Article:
UPDATE - 5/18l11 I added a link to a youtube video about the George Lawrence Company at the bottom of the post.
Nice day yesterday..., don't anyone tell Julie that I was working on saddles..., and The Blog..., instead of doing my chores !!! You can click on these thumbnail photos and view them in a larger format.
Just don't understand WHY those horses would turn thier backs on these fine George Lawrence saddles?
From left to right..., newest to the oldest by age.
This tan saddle is the only one that has the most recent George Lawrence logo stamped on the back of the cantle.
This is what I call the Third Generation Logo..., or "script logo". This is the only saddle I have or have seen with this logo.
That's Smokey..., with his saddle blanket on..., sitting in front of Julie's saddle. He likes the rawhide accents added to the horn and gullet..., nice..., but not original.
"Jackson" is easily the oldest..., the first give-a-way is it is an "8-string" saddle. Newer saddles are "6-string". Also the square skirts and extremely "high back" cantle. I also believe that it was an old "bear trap" design. The rolls have been repaired and it looks to me like they may have been cut down.
I call this the First Generation Logo..., I have only seen it on the really old saddles.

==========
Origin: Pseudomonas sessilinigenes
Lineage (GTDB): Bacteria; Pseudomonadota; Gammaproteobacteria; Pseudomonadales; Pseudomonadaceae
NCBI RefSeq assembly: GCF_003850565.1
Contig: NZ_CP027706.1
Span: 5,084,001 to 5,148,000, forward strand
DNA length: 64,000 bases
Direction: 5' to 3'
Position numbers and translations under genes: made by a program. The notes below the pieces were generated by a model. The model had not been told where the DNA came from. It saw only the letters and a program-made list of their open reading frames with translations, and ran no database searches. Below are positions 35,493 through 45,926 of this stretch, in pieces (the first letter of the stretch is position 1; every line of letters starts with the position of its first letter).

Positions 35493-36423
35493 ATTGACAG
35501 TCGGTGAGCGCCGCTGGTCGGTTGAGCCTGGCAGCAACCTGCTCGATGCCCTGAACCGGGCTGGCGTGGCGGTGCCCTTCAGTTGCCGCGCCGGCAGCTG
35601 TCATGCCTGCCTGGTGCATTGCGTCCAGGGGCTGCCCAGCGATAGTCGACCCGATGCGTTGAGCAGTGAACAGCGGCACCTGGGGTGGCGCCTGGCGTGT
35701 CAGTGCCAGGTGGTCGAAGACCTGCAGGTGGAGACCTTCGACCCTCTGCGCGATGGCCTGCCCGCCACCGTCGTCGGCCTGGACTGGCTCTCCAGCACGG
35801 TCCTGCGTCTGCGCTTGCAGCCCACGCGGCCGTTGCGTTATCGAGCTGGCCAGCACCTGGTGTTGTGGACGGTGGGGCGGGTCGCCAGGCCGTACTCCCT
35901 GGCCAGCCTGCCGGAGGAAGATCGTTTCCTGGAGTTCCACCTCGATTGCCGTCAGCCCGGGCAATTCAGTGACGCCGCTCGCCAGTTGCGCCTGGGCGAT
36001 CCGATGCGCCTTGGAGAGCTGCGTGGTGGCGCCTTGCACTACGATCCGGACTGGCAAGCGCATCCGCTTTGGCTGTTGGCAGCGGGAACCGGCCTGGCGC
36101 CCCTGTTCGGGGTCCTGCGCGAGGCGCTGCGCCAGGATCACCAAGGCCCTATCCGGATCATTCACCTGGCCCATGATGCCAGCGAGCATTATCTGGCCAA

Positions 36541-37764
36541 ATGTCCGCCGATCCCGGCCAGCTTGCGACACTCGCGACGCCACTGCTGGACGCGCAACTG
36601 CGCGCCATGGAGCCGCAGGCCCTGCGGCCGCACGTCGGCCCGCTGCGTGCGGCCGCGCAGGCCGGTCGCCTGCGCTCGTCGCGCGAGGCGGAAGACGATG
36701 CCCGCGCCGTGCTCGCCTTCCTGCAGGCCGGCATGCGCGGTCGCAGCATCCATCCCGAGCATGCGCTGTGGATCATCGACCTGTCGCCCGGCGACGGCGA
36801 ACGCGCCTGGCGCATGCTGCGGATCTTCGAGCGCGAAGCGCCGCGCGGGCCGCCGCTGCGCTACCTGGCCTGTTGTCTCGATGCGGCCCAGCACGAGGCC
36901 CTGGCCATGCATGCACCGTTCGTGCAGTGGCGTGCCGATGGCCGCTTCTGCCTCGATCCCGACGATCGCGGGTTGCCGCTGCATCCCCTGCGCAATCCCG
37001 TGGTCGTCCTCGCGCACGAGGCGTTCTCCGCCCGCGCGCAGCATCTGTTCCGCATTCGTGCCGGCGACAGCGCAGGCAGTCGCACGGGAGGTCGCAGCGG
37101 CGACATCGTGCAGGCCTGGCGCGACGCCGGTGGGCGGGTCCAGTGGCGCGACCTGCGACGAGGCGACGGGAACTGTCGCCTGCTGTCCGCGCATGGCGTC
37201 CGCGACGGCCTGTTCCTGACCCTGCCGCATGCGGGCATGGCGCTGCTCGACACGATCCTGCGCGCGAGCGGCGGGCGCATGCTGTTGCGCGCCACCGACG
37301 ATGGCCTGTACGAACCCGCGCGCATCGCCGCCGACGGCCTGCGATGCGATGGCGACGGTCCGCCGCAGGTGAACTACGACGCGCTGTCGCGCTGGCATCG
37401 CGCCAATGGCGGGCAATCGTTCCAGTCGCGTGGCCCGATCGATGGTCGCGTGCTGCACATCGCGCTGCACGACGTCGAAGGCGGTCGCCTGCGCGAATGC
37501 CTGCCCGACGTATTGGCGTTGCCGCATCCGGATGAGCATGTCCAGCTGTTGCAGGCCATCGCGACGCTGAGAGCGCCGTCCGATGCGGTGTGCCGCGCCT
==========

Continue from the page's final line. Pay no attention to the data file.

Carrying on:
Second from right is a newer design..., with a Cheyenne roll on the low back cantle, small, low rolls and what the GLC described in their catalog as a "pelican horn". We used to call those big horns a "Mexican roping horn" when I was a kid.
This is what I call the Second Generation Logo..., it is on all the saddles..., with the exception of "Jackson" and the tan saddle. My research has not found any means of dating the use of the three different logos.
Second and third from left are Julie and I's saddles. Notice the swept back rolls..., not as exagerated as the old "bear trap" design..., they were referred to as a "form fitter" design. Not sure if George Lawrence or Hamley was the first to use that design. My saddle is easily dated by the "wool lining" instead of the standard "sheep skin" lining that is commonly used. During WW II sheep skin was in short supply because it was being used by the military for "boomer jackets".
Here's a link to a youtube video about saddles and the George Lawrence Company.